Brochosomes (secretory microparticles produced by leafhoppers) often approximate fullerene geometry.

Circus tent approximates a minimal surface.

Beijing's National Aquatics Center for the 2008 Olympic games has a Weaire–Phelan surface.

Equal spheres (gas bubbles) in a surface foam
Tessellations
Tessellations are patterns formed by repeating tiles all over a flat surface. There are 17 wallpaper groups of tilings.^{[69]} While common in art and design, exactly repeating tilings are less easy to find in living things. The cells in the paper nests of social wasps, and the wax cells in honeycomb built by honey bees are wellknown examples. Among animals, bony fish, reptiles or the pangolin, or fruits like the Salak are protected by overlapping scales or osteoderms, these form moreorless exactly repeating units, though often the scales in fact vary continuously in size. Among flowers, the Snake's Head Fritillary, Fritillaria meleagris, have a tessellated chequerboard pattern on their petals. The structures of minerals provide good examples of regularly repeating threedimensional arrays. Despite the hundreds of thousands of known minerals, there are rather few possible types of arrangement of atoms in a crystal, defined by crystal structure, crystal system, and point group; for example, there are exactly 14 Bravais lattices for the 7 lattice systems in threedimensional space.^{[70]}

Crystals: cubeshaped crystals of halite (rock salt); cubic crystal system, Isometric hexoctahedral crystal symmetry

Arrays: honeycomb is a natural tessellation

Bismuth hopper crystal illustrating the stairstep crystal habit.

Tilings: tessellated flower of Snake's Head Fritillary, Fritillaria meleagris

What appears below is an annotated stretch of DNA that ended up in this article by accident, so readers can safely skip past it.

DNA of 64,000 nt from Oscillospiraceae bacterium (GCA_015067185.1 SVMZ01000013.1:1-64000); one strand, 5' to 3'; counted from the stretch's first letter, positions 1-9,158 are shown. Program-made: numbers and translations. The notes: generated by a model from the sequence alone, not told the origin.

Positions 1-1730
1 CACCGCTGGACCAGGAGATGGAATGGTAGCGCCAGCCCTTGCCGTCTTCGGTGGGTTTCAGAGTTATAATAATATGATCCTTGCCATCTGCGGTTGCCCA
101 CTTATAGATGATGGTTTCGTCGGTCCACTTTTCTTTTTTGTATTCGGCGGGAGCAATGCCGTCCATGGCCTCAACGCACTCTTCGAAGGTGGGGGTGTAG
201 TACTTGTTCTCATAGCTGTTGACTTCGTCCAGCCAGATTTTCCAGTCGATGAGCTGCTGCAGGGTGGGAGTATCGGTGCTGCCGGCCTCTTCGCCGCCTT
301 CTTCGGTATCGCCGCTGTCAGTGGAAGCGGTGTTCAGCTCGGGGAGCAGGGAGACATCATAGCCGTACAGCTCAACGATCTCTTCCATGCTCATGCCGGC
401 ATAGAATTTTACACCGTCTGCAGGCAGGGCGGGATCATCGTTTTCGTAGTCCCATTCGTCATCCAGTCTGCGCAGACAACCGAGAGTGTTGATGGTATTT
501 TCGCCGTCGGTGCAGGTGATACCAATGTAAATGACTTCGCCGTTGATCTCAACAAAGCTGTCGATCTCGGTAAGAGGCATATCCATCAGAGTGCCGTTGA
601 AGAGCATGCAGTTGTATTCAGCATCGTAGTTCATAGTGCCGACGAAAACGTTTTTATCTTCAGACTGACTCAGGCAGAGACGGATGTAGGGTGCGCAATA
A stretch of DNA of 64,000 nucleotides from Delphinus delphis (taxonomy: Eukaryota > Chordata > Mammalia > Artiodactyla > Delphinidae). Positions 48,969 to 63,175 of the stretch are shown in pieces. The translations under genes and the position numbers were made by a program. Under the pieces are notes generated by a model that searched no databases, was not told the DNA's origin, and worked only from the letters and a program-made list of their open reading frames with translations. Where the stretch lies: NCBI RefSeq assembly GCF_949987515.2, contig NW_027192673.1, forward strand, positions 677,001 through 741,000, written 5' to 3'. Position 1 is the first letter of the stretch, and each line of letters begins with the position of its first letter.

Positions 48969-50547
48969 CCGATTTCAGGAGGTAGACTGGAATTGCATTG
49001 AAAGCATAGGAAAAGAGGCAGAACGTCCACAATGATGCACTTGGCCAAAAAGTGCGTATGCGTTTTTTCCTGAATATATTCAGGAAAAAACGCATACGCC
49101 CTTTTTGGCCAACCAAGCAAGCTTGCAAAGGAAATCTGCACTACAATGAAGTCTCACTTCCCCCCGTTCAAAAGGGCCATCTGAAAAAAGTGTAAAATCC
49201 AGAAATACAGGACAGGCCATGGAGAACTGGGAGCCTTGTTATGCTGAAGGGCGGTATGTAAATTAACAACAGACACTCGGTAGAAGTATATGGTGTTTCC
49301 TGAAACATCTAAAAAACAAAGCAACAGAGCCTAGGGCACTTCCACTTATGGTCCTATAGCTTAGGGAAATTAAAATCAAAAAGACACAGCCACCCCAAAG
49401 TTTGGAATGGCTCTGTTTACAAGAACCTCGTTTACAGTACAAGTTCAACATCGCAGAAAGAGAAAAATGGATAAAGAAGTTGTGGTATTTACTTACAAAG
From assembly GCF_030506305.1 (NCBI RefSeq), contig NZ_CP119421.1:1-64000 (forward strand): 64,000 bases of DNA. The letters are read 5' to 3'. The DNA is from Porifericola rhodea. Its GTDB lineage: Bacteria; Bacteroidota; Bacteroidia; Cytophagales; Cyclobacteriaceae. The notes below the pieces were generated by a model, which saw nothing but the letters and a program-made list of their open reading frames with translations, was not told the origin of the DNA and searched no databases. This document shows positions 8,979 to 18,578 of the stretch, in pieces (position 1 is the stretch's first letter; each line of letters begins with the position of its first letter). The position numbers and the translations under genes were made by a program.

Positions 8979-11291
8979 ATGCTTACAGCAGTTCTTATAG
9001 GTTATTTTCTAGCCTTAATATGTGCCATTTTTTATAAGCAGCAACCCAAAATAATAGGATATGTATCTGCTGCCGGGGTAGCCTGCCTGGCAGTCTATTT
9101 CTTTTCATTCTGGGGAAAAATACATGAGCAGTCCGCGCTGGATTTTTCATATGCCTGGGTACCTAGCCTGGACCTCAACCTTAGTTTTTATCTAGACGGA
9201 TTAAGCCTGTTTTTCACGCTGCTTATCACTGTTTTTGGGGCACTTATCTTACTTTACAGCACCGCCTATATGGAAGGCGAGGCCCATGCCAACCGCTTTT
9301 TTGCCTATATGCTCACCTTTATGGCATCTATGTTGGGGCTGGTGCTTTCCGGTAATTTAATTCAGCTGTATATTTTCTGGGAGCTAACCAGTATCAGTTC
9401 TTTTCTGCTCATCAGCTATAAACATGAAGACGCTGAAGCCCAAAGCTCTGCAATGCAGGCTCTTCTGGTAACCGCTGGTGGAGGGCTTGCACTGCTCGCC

Tilings: overlapping scales of Common Roach, Rutilus rutilus

Tilings: overlapping scales of snakefruit or salak, Salacca zalacca

Tessellated pavement: a rare rock formation on the Tasman Peninsula
Cracks
Cracks are linear openings that form in materials to relieve stress. When an elastic material stretches or shrinks uniformly, it eventually reaches its breaking strength and then fails suddenly in all directions, creating cracks with 120 degree joints, so three cracks meet at a node. Conversely, when an inelastic material fails, straight cracks form to relieve the stress. Further stress in the same direction would then simply open the existing cracks; stress at right angles can create new cracks, at 90 degrees to the old ones. Thus the pattern of cracks indicates whether the material is elastic or not.^{[71]} In a tough fibrous material like oak tree bark, cracks form to relieve stress as usual, but they do not grow long as their growth is interrupted by bundles of strong elastic fibres. Since each species of tree has its own structure at the levels of cell and of molecules, each has its own pattern of splitting in its bark.^{[72]}

Old pottery surface, white glaze with mainly 90° cracks

Drying inelastic mud in the Rann of Kutch with mainly 90° cracks

Veined gabbro with 90° cracks, near Sgurr na Stri, Skye

Drying elastic mud in Sicily with mainly 120° cracks

Cooled basalt at Giant's Causeway. Vertical mainly 120° cracks giving hexagonal columns

Palm trunk with branching vertical cracks (and horizontal leaf scars)
Spots, stripes
Leopards and ladybirds are spotted; angelfish and zebras are striped.^{[73]} These patterns have an evolutionary explanation: they have functions which increase the chances that the offspring of the patterned animal will survive to reproduce. One function of animal patterns is camouflage;^{[23]} for instance, a leopard that is harder to see catches more prey. Another function is signalling^{[24]} — for instance, a ladybird is less likely to be attacked by predatory birds that hunt by sight, if it has bold warning colours, and is also distastefully bitter or poisonous, or mimics other distasteful insects. A young bird may see a warning patterned insect like a ladybird and try to eat it, but it will only do this once; very soon it will spit out the bitter insect; the other ladybirds in the area will remain unmolested. The young leopards and ladybirds, inheriting genes that somehow create spottedness, survive. But while these evolutionary and functional arguments explain why these animals need their patterns, they do not explain how the patterns are formed.^{[73]}

Dirce Beauty butterfly, Colobura dirce

Grevy's Zebra, Equus grevyi

Royal Angelfish, Pygoplites diacanthus

Leopard, Panthera pardus pardus

Array of Ladybirds by G.G. Jacobson

Breeding pattern of Cuttlefish, Sepia officinalis
Pattern formation